imagine a random experiment, where first some number $u$ is drawn uniformly on $[c-\varepsilon,c+\varepsilon]$ for $c>0$ and $0<\varepsilon<c$. Next, a $N(u,\sigma^2)$-distributed random variable $Y$ is generated (meaning that we use the $u$ of the first step as mean and assume some known variance $\sigma^2>0$ for the normal distribution). Now, I am interested in the density of $Y$. How can one derive this density? Should I compute the joint density of $u$ and $Y$?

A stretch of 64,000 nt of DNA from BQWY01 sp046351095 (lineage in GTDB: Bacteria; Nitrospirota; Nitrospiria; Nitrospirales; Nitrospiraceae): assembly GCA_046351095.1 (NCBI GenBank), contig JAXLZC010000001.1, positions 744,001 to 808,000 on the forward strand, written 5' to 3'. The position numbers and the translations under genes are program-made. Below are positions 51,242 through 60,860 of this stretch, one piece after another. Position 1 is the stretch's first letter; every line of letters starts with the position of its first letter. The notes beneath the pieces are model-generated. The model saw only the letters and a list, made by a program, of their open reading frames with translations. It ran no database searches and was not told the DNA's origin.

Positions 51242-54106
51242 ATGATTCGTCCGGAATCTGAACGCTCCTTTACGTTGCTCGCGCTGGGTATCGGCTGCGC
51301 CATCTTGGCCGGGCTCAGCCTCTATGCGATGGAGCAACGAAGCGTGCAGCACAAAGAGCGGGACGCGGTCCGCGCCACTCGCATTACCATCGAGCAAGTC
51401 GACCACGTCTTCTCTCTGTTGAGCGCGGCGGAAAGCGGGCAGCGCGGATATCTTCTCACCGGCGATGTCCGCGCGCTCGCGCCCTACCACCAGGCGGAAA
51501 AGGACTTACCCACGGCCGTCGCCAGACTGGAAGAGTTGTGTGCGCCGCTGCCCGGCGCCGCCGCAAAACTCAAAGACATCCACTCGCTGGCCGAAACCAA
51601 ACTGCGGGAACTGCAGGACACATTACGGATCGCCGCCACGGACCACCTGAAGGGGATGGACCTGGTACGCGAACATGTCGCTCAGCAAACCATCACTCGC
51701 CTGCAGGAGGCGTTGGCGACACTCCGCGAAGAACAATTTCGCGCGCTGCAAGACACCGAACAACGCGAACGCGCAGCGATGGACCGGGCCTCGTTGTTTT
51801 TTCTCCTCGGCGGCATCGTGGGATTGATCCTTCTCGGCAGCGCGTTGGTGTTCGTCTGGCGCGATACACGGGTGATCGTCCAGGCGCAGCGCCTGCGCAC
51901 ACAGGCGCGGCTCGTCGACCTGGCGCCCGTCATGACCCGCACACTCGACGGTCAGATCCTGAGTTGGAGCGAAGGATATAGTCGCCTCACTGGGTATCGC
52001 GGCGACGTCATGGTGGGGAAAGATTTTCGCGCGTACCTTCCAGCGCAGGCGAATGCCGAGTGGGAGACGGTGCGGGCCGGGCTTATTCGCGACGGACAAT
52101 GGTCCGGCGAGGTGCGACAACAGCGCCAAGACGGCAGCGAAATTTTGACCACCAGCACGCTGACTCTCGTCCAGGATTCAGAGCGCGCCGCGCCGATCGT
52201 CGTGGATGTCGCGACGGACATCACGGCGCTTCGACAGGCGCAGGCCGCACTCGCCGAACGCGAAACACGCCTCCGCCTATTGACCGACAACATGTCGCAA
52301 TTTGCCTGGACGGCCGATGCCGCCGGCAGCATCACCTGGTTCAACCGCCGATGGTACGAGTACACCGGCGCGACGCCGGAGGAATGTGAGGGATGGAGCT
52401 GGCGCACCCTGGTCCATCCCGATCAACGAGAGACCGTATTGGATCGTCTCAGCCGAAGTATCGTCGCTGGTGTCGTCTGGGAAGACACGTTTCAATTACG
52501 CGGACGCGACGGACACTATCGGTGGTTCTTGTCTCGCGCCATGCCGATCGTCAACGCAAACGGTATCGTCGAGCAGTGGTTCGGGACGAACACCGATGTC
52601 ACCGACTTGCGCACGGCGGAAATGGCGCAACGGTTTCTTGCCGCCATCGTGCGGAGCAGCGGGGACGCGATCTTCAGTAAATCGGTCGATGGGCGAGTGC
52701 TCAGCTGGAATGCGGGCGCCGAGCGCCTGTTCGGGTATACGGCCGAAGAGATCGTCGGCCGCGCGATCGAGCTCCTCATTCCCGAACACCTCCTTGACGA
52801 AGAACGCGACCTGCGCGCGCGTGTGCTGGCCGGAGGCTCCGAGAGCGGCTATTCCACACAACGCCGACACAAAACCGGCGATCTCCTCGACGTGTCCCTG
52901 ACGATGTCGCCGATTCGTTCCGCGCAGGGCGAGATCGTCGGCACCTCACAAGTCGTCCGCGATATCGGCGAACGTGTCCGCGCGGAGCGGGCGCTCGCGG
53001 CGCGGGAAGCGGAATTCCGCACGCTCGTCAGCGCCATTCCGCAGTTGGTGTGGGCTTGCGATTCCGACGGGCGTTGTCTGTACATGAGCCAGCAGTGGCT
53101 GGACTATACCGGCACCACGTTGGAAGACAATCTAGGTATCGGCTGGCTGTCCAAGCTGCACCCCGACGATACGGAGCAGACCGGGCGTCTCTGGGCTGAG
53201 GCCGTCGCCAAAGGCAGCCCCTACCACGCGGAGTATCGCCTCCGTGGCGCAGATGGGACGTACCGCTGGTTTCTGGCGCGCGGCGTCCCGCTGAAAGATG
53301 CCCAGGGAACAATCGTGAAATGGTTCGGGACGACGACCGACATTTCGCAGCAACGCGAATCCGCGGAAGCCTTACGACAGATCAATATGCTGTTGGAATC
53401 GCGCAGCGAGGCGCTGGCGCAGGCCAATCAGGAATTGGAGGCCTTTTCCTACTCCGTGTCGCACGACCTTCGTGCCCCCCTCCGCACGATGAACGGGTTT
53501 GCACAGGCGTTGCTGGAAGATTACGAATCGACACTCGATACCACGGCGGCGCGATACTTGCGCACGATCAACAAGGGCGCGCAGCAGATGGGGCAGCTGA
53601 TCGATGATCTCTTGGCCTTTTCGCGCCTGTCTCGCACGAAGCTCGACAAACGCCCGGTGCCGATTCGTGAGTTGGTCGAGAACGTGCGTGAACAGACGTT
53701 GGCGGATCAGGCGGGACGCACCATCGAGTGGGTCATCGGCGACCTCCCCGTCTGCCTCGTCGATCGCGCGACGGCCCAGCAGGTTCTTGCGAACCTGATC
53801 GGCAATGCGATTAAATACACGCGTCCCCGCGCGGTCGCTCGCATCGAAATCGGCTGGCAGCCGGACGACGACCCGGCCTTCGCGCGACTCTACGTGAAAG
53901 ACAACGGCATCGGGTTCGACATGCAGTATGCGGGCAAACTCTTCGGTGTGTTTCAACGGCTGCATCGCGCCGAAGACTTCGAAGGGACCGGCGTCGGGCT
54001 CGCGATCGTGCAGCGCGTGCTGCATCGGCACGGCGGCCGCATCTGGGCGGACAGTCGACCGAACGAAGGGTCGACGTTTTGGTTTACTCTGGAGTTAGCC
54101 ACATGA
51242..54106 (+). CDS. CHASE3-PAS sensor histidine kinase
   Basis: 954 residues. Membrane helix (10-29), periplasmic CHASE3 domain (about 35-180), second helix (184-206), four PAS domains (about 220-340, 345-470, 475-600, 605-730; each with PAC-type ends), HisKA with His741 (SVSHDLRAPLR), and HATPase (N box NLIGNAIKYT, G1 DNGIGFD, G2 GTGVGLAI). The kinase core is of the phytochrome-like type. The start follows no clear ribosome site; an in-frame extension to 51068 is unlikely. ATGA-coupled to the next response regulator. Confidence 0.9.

Thanks a lot!


1 Answer 1


Density of $Y$:

\begin{align} f_Y(y) &= \int_{u=c-\epsilon}^{c+\epsilon} f_{Y|U}(y\mid u)f_U(u)\;du \\ &= \int_{u=c-\epsilon}^{c+\epsilon} \dfrac{1}{2\epsilon}\dfrac{1}{\sqrt{2\pi\sigma^2}}\;e^{-\dfrac{1}{2}\left(\dfrac{y-u}{\sigma}\right)^2}\;du. \\ \end{align}

Let $z=(u-y)/\sigma\;$ so that $dz=du/\sigma$. Then,

\begin{align} f_Y(y) &= \dfrac{1}{2\epsilon}\int_{z=(c-\epsilon-y)/\sigma}^{(c+\epsilon-y)/\sigma} \dfrac{1}{\sqrt{2\pi}}\;e^{-\frac{1}{2}z^2}\;dz \\ & \\ &= \dfrac{1}{2\epsilon}\left[ \Phi\left(\dfrac{c+\epsilon-y}{\sigma}\right) - \Phi\left(\dfrac{c-\epsilon-y}{\sigma}\right)\right]. \end{align}


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